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Former Bishop Now Fights Corruption


With corruption eating into every fabric of Kenyan society, and with those appointed to head the Ethics and Anti-Corruption Commission (EACC) failing in their task, the Kenyan government recently turned to the immediate former head of the Anglican Church, Archbishop Eliud Wabukala to lead that fight.

The appointment comes as the anti-corruption watchdog Transparency International (TI) downgraded Kenya in its rankings of corrupt countries, while leader of opposition Raila Odinga declaring that war against corruption in Kenya was a ‘lost cause’.

In a report released late January, TI said Kenya had declined in rank as it continued to post a poor score in the global Corruption Perception Index 2016. Kenya scored 26 on a scale of zero to 100 (with zero perceived to be highly corrupt, and 100 very clean), compared to a score of 25 in 2015. Kenya is ranked at position 145 out of 176 countries and territories included in the latest edition of CPI.

“This indicates that despite the rhetoric of anti-corruption, the fundamentals in the fight against corruption have not yielded significant dividend. The CPI measures the perceived levels of public sector corruption in countries and territories worldwide and is based on expert opinion,” said Samuel Kimeu, TI Kenya Executive Director.

Wabukala made a name for himself in the church and more so in the fissure that erupted in the global Anglican Communion over the issue of ordaining openly gay priests. He was the chairman of the Primates Council of the Global Anglican Futures Conference (GAFCON).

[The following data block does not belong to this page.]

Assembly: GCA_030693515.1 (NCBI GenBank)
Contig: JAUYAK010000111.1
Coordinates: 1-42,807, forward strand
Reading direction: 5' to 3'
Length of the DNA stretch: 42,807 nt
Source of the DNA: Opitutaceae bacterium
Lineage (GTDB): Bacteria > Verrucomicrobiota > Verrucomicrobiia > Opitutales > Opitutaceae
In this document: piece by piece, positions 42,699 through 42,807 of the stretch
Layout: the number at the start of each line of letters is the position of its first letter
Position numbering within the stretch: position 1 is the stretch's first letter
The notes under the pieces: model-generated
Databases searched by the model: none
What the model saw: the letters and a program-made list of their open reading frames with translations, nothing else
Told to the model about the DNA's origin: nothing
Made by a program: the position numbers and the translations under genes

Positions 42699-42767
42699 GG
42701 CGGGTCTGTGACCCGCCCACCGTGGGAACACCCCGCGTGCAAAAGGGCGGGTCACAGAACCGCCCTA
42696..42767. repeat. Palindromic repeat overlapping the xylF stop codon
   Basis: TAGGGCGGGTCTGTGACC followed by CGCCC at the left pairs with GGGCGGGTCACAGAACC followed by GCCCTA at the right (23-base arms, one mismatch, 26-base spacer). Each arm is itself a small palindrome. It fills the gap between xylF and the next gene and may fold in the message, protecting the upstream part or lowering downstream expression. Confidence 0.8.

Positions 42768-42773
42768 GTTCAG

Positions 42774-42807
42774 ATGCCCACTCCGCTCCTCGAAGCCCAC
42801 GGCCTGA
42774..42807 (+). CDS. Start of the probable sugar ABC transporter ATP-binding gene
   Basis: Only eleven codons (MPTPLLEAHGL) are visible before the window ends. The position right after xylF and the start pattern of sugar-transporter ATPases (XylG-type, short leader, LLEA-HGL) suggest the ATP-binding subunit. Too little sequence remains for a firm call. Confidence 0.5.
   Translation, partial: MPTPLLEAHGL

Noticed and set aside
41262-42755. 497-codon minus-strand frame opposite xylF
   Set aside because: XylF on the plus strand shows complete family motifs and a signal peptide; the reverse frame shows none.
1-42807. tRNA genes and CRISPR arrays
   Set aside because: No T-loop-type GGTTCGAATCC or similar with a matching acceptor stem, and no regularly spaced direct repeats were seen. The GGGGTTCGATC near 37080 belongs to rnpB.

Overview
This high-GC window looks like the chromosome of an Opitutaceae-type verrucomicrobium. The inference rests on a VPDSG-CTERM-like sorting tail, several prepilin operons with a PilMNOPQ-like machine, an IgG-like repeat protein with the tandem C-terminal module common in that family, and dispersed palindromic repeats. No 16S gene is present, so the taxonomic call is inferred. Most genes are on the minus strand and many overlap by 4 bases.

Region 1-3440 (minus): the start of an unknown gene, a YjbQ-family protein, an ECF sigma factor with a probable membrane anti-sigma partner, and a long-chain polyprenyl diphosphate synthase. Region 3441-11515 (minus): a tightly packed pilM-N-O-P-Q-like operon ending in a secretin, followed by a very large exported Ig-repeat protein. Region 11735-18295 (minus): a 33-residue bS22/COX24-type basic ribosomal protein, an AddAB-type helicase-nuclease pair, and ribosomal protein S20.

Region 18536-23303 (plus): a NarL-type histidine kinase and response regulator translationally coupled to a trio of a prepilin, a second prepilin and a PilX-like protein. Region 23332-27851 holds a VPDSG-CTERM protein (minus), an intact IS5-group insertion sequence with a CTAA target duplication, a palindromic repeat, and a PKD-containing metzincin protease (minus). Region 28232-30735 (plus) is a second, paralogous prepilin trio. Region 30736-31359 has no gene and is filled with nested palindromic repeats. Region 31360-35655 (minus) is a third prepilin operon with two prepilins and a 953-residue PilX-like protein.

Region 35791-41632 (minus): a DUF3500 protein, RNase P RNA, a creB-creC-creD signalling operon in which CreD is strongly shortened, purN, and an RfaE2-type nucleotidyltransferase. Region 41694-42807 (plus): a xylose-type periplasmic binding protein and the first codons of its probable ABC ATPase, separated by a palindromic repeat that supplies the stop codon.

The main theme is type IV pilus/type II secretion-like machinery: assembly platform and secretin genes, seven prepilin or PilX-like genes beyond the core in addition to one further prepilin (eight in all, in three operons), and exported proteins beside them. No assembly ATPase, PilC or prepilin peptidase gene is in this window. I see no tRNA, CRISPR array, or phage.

GAFCON came about after the American wing of the church, known as The Episcopal Church (TEC) began ordaining openly gay people as ministers, to the chagrin of the conservatives. When TEC began ordaining gay bishops in the last decade, the conservatives in the church formed the Global Anglican Future (GAFCON) as a bulwark against what they saw as an erosion of the scriptures. The Global South, which accounts for three quarters of the 80 million Anglicans worldwide, forms the backbone of GAFCON.

Wabukala bowed out of the Anglican Church leadership with such impeccable achievement that it was expected he would lead a quiet life in retirement.

Those who have interacted with him agree that Wabukala represents well the life of Christian faith. According to those who know him, Wabukala is a deeply spiritual man whose calling to serve the church is unmistakable.

It is this “Mr. Clean" image that President Uhuru Kenyatta leverages in nominating Wabukala to head the commission. The government had been inundated with allegations of corruption in nearly every office.

Wabukala is aware of what awaits him.

“I know there are challenges ahead," he said on the day he was appointed, but I am confident I am up to the task.”

Wabukala added that once in office, he planned on “rewarding those who fight corruption and punishing those who condone it,” saying the work of government was "divine" in punishing evil and rewarding good.
On his part, President Kenyatta wished Wabukala success in his new job and described him as “an eminently qualified and respected leader who will deliver his mandate at the helm of the EACC to the expectation of Kenyans.”

When the debate was taken to parliament for approval, the legislators were unanimous that Wabukala was the best bet in the fight against corruption.

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